I live in the south where we have mounds of red ants. They never seem to go away. They live in large piles of red clay mounds. No one knows how deep their nests are but we try to get rid of them.
No Way do we get rid of them all- ever. They only… move to another spot!
This makes me think of Periodontal disease. Periodontal disease is one that affects the teeth, gums and bones that surround the teeth. It comes in various forms from Gingivitis (mild) to wild and uncontrollable – Refractory periodontal disease.
They both are an overgrowth of bugs that when they are small, can be controlled with minimal effort. In larger amounts, they can spread throughout a large area and you can only control the numbers, you will never be able to eliminate them completely.
So, why is gum disease so aggressive? Genetics can play a role in it. Families can pass gum disease from one member to another from their genes or from saliva transfer. Some strains of bacteria are stronger than others.
We see this with some people who brush and floss constantly and still have issues. We see people who put minimal effort into their routine and they have no issues. Everyone is different. Different routines and risk factors cause people to be frustrated or delighted depending upon which end of the fence you are on.
To treat gum disease is a constant effort, much like getting rid of the red ants. Bacterial decontamination can certainly knock out a good bit of bugs but you will never be able to completely eliminate all the bugs causing the disease. This procedure is known as scaling and root planing.
Periodontal disease is episodic and site specific. A good dental team with a hygienist who not only probes for disease but actually measures and records the numbers will give you a good starting point.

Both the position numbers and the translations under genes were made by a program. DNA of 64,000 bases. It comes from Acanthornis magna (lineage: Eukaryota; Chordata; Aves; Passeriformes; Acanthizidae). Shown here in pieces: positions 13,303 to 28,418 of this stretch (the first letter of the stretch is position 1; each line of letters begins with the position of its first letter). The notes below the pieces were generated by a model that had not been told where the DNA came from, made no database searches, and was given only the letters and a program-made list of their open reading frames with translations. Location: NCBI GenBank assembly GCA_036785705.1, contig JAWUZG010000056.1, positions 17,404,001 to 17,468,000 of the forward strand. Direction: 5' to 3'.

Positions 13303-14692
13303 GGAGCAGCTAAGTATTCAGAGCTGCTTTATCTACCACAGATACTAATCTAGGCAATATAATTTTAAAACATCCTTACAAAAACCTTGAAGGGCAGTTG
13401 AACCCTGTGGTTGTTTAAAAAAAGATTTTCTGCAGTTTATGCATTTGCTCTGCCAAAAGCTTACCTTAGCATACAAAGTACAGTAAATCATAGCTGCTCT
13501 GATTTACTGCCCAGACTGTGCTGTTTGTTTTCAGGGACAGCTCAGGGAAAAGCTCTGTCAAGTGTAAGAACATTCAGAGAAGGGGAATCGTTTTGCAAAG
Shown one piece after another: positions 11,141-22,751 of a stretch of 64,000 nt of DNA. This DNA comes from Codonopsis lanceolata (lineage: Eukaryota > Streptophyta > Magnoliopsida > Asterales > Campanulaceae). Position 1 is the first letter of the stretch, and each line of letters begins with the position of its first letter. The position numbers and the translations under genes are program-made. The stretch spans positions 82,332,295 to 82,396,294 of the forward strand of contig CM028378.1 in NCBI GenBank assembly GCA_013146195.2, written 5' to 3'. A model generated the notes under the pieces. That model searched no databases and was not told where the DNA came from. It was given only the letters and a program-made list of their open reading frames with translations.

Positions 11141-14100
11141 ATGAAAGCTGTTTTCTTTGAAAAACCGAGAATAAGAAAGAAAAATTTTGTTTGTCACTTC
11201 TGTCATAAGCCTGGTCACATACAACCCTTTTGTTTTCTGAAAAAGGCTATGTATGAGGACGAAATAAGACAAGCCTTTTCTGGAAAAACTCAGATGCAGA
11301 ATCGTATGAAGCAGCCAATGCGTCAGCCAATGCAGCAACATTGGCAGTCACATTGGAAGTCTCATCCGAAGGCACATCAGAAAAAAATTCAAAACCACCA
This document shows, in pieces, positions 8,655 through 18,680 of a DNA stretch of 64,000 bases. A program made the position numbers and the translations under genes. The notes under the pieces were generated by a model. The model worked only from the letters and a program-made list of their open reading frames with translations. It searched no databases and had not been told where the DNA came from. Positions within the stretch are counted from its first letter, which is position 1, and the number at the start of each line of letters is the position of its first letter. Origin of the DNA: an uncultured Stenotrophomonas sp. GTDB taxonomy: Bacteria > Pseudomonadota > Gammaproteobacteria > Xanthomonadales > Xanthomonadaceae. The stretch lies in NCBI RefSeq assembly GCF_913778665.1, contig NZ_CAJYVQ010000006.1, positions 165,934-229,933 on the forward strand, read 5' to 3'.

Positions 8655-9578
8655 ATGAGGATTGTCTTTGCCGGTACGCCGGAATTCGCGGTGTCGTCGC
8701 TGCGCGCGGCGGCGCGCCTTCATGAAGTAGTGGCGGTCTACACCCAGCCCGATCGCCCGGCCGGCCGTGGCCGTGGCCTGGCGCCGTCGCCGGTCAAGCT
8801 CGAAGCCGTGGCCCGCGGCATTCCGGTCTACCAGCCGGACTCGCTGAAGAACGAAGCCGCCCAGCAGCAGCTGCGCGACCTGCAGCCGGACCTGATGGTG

The numbers of the probing can measure anywhere between 0-11 millimeters. Zero, one and twos are great. That means your toothbrush and floss can get into those areas. Threes are good, and if they are not bleeding, this is also a sign of health. Anything over a 4 mm means you cannot reach it yourself. Think of the ants at the base of their nest – you cannot get there without physically removing the mound.
This is where you need professional help. The bugs will repopulate every 90 days so it is important for some to remain on a stricter maintenance bacterial decontamination (i.e. more frequent professional cleanings).
There are more aggressive ways of treating gum disease than just cleanings, such as periodontal surgery but we will save that for another time.
There are many other methods of oral hygiene that may be a good addition to traditional string floss such as toothpicks, rinses, water picks, hydroflosses, proxabrushes, etc. NONE of these will get deeper than 2 millimeters. Only a professional can reach in these areas with specialized instruments who know the anatomy of the root structure can help you.
In conclusion—- get to know your numbers, take hold of it. Periodontal disease rarely hurts so it is important to have professional exams to let you what your risk levels are.